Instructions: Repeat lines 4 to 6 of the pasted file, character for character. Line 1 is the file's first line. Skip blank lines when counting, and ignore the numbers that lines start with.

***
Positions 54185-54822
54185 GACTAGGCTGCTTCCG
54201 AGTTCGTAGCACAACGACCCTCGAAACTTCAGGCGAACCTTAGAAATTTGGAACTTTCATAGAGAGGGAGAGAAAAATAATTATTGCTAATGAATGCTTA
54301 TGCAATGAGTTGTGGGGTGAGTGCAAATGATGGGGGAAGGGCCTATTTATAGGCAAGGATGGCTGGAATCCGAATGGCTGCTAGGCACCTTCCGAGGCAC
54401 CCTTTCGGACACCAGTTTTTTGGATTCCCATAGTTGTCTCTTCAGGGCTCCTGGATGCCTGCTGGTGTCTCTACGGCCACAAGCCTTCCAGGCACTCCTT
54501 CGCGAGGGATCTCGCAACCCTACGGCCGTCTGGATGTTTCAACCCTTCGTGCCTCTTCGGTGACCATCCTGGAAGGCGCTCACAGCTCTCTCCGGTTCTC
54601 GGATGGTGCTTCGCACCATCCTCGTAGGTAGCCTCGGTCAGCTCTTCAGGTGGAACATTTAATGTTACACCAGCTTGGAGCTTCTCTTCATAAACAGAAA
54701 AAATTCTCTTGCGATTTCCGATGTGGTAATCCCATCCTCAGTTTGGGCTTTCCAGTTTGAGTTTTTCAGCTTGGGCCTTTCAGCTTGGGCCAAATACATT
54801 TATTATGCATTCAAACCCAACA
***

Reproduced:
54301 TGCAATGAGTTGTGGGGTGAGTGCAAATGATGGGGGAAGGGCCTATTTATAGGCAAGGATGGCTGGAATCCGAATGGCTGCTAGGCACCTTCCGAGGCAC
54401 CCTTTCGGACACCAGTTTTTTGGATTCCCATAGTTGTCTCTTCAGGGCTCCTGGATGCCTGCTGGTGTCTCTACGGCCACAAGCCTTCCAGGCACTCCTT
54501 CGCGAGGGATCTCGCAACCCTACGGCCGTCTGGATGTTTCAACCCTTCGTGCCTCTTCGGTGACCATCCTGGAAGGCGCTCACAGCTCTCTCCGGTTCTC